World Library  
Flag as Inappropriate
Email this Article

Sheep farming

Article Id: WHEBN0000915258
Reproduction Date:

Title: Sheep farming  
Author: World Heritage Encyclopedia
Language: English
Subject: East Falkland, Pastoralist, Vatnsfjörður, Portland Island (New Zealand), Mackenzie Basin
Collection: Animal Breeding, Sheep
Publisher: World Heritage Encyclopedia
Publication
Date:
 

Sheep farming

Sheep rearing is the raising and breeding of domestic sheep. It is a branch of animal husbandry. Sheep are raised principally for their meat (lamb and mutton), milk (sheep's milk), and fiber (wool). They also yield sheepskin and parchment.

Contents

  • Sheep production worldwide 1
    • U.S. sheep production 1.1
  • See also 2
  • References 3
  • External links 4

Sheep production worldwide

Flock of sheep moving through a city early on a holiday morning
Yörük shepherd in the Taurus Mountains

According to the mainland China (146.5 million heads), Australia (101.1 million), India (62.1 million), Iran (51.7 million), and the former Sudan (46.2 million).[1]

In 2013, the five countries with the largest number of heads of sheep were mainland China (175 million), Australia (75.5 million), India (53.8 million), the former Sudan (52.5 million), and Iran (50.2 million). In 2013, the number of heads of sheep were distributed as follows: 44% in Asia, 28.2% in Africa; 11.2% in Europe, 9.1% in Oceania, 7.4% in the Americas.[1]

The top producers of sheep meat (average from 1993 to 2013) were as follows: mainland China (1.6 million); Australia (618,000), New Zealand (519,000), the United Kingdom (335,000), and Turkey (288,857).[1] The top five producers of sheep meat in 2013 were mainland China (2 million), Australia (660,000), New Zealand (450,000), the former Sudan (325,000), and Turkey (295,000).[1]

U.S. sheep production

In the United States, inventory data on sheep began in 1867, when 45 million head of sheep were counted in the United States.[2] The numbers of sheep peaked in 1884 at 51 million head, and then declined over time to almost 6 million head.[2]

Since the 1960s, per capita consumption of lamb and mutton declined from nearly 5 pounds to just about 1 pound, due to competition from poultry, pork, beef, and other meats.[2] Since the 1990s, U.S. sheep operations declined from around 105,000 to around 80,000 due to shrinking revenues and low rates of return.[2] According to the Economic Research Service of the United States Department of Agriculture, the "sheep industry accounts for less than 1 percent of U.S. livestock industry receipts."[2]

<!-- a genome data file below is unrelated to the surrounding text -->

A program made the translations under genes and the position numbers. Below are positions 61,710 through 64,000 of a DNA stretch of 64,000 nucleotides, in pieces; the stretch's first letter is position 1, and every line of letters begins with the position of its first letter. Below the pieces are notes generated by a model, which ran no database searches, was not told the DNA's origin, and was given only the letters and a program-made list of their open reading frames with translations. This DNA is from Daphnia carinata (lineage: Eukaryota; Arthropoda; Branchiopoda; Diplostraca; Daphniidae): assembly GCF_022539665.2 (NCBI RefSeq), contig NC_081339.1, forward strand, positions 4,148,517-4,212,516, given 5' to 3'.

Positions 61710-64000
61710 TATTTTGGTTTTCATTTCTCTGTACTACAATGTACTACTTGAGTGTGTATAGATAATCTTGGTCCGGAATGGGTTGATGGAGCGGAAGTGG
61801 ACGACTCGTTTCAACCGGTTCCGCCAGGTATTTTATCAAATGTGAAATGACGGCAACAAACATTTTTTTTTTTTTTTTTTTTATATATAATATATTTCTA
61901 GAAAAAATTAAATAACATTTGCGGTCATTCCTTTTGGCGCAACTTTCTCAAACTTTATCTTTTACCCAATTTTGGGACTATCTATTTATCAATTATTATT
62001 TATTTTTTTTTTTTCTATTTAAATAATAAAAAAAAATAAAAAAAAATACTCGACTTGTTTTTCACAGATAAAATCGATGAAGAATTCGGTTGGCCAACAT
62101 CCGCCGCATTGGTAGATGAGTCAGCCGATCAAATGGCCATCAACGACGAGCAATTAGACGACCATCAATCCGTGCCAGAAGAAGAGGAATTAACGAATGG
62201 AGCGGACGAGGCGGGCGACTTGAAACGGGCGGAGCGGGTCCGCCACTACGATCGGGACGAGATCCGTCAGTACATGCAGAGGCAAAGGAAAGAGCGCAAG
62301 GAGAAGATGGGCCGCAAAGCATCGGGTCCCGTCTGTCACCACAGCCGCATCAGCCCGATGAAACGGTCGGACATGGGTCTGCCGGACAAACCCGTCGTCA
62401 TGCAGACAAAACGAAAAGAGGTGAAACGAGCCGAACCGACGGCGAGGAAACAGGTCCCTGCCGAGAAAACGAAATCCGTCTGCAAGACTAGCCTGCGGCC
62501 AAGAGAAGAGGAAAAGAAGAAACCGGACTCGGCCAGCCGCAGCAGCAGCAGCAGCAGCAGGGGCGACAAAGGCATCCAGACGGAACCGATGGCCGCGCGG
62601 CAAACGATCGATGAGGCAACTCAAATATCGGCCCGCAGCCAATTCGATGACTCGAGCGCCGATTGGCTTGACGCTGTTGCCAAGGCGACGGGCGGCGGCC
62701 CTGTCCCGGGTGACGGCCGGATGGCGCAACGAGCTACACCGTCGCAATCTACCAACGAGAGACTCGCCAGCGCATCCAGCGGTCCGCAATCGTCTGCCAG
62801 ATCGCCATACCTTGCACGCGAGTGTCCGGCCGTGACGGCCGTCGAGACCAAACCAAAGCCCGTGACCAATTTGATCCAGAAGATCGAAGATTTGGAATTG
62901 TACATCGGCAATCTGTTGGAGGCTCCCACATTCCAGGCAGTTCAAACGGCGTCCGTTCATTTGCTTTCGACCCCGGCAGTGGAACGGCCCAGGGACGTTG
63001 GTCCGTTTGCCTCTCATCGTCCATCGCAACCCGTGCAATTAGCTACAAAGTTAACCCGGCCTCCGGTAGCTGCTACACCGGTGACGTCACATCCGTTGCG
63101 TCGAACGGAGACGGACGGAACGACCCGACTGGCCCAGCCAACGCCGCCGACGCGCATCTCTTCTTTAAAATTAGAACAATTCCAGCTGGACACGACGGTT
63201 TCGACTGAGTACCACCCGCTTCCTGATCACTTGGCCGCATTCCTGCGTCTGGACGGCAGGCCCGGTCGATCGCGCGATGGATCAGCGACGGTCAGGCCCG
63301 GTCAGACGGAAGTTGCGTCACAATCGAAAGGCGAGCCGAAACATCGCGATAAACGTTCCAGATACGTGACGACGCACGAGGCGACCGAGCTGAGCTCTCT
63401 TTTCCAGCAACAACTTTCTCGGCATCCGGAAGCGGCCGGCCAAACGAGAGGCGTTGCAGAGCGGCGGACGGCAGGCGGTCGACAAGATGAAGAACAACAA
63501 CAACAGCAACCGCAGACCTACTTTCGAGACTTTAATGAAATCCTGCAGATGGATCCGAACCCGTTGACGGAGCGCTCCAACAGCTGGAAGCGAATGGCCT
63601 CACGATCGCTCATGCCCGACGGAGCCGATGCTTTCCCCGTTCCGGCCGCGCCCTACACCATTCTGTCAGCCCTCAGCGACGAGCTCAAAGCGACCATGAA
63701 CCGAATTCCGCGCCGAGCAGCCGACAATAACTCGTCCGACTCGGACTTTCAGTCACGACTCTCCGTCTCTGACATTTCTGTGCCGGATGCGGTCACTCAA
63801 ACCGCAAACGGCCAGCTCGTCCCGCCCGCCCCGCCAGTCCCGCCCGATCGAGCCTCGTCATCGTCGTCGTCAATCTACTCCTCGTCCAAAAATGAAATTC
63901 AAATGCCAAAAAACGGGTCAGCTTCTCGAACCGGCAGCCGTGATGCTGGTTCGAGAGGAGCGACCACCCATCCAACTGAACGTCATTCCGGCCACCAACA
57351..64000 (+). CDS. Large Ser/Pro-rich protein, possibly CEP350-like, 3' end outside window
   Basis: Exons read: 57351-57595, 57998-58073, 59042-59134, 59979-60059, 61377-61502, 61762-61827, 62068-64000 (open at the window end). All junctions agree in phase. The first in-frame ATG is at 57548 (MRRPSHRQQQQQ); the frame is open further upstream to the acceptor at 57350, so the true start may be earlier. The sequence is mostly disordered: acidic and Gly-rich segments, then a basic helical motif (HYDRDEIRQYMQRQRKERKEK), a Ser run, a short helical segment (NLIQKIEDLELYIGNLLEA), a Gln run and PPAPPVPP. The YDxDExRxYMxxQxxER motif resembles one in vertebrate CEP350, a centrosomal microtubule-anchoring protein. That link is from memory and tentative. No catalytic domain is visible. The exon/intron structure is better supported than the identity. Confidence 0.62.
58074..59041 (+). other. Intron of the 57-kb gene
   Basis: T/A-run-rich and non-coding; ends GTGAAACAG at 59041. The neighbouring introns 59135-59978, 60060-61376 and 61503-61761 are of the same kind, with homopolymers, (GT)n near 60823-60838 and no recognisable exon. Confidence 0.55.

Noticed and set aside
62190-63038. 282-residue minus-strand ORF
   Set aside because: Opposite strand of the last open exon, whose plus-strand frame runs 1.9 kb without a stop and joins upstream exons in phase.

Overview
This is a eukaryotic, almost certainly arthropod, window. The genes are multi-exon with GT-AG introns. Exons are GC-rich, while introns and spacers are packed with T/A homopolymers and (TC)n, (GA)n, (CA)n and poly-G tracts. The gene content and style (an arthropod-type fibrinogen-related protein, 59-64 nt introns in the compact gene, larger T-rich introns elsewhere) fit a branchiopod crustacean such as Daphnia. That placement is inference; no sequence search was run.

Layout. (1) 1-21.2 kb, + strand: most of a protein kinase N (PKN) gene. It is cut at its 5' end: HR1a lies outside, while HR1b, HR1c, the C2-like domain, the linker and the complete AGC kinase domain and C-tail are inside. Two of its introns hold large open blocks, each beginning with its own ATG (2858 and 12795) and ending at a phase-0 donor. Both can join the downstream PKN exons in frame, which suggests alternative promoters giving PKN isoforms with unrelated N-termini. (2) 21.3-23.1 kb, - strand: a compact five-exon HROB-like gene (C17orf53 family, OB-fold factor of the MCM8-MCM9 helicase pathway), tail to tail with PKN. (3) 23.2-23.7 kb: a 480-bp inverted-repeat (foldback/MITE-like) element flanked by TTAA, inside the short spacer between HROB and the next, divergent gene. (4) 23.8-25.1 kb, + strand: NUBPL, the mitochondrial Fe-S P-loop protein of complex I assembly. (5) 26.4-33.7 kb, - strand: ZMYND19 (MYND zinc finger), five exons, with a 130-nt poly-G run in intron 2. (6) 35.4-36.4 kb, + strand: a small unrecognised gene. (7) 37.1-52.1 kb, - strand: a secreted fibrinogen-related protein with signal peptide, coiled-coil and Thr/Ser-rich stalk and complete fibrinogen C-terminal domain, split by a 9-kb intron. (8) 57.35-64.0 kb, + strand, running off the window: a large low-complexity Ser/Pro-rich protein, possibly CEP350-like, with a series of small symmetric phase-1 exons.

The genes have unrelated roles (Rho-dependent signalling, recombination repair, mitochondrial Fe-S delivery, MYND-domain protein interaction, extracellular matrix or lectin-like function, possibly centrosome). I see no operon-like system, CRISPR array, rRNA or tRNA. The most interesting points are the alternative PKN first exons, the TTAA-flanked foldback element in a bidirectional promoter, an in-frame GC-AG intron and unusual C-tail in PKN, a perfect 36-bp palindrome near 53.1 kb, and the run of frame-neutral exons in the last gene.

See also

A World War I-era poster sponsored by the USDA encouraging children to raise sheep to provide needed war supplies.

References

  1. ^ a b c d FAOSTAT database.
  2. ^ a b c d e Sheep, Lamb & Mutton: Background, United States Department of Agriculture, Economic Research Service (last updated May 26, 2012).

External links

  • Media related to at Wikimedia Commons
  • Media related to at Wikimedia Commons
  • Sheep at DMOZ
This article was sourced from Creative Commons Attribution-ShareAlike License; additional terms may apply. World Heritage Encyclopedia content is assembled from numerous content providers, Open Access Publishing, and in compliance with The Fair Access to Science and Technology Research Act (FASTR), Wikimedia Foundation, Inc., Public Library of Science, The Encyclopedia of Life, Open Book Publishers (OBP), PubMed, U.S. National Library of Medicine, National Center for Biotechnology Information, U.S. National Library of Medicine, National Institutes of Health (NIH), U.S. Department of Health & Human Services, and USA.gov, which sources content from all federal, state, local, tribal, and territorial government publication portals (.gov, .mil, .edu). Funding for USA.gov and content contributors is made possible from the U.S. Congress, E-Government Act of 2002.
 
Crowd sourced content that is contributed to World Heritage Encyclopedia is peer reviewed and edited by our editorial staff to ensure quality scholarly research articles.
 
By using this site, you agree to the Terms of Use and Privacy Policy. World Heritage Encyclopedia™ is a registered trademark of the World Public Library Association, a non-profit organization.
 



Copyright © World Library Foundation. All rights reserved. eBooks from World Library are sponsored by the World Library Foundation,
a 501c(4) Member's Support Non-Profit Organization, and is NOT affiliated with any governmental agency or department.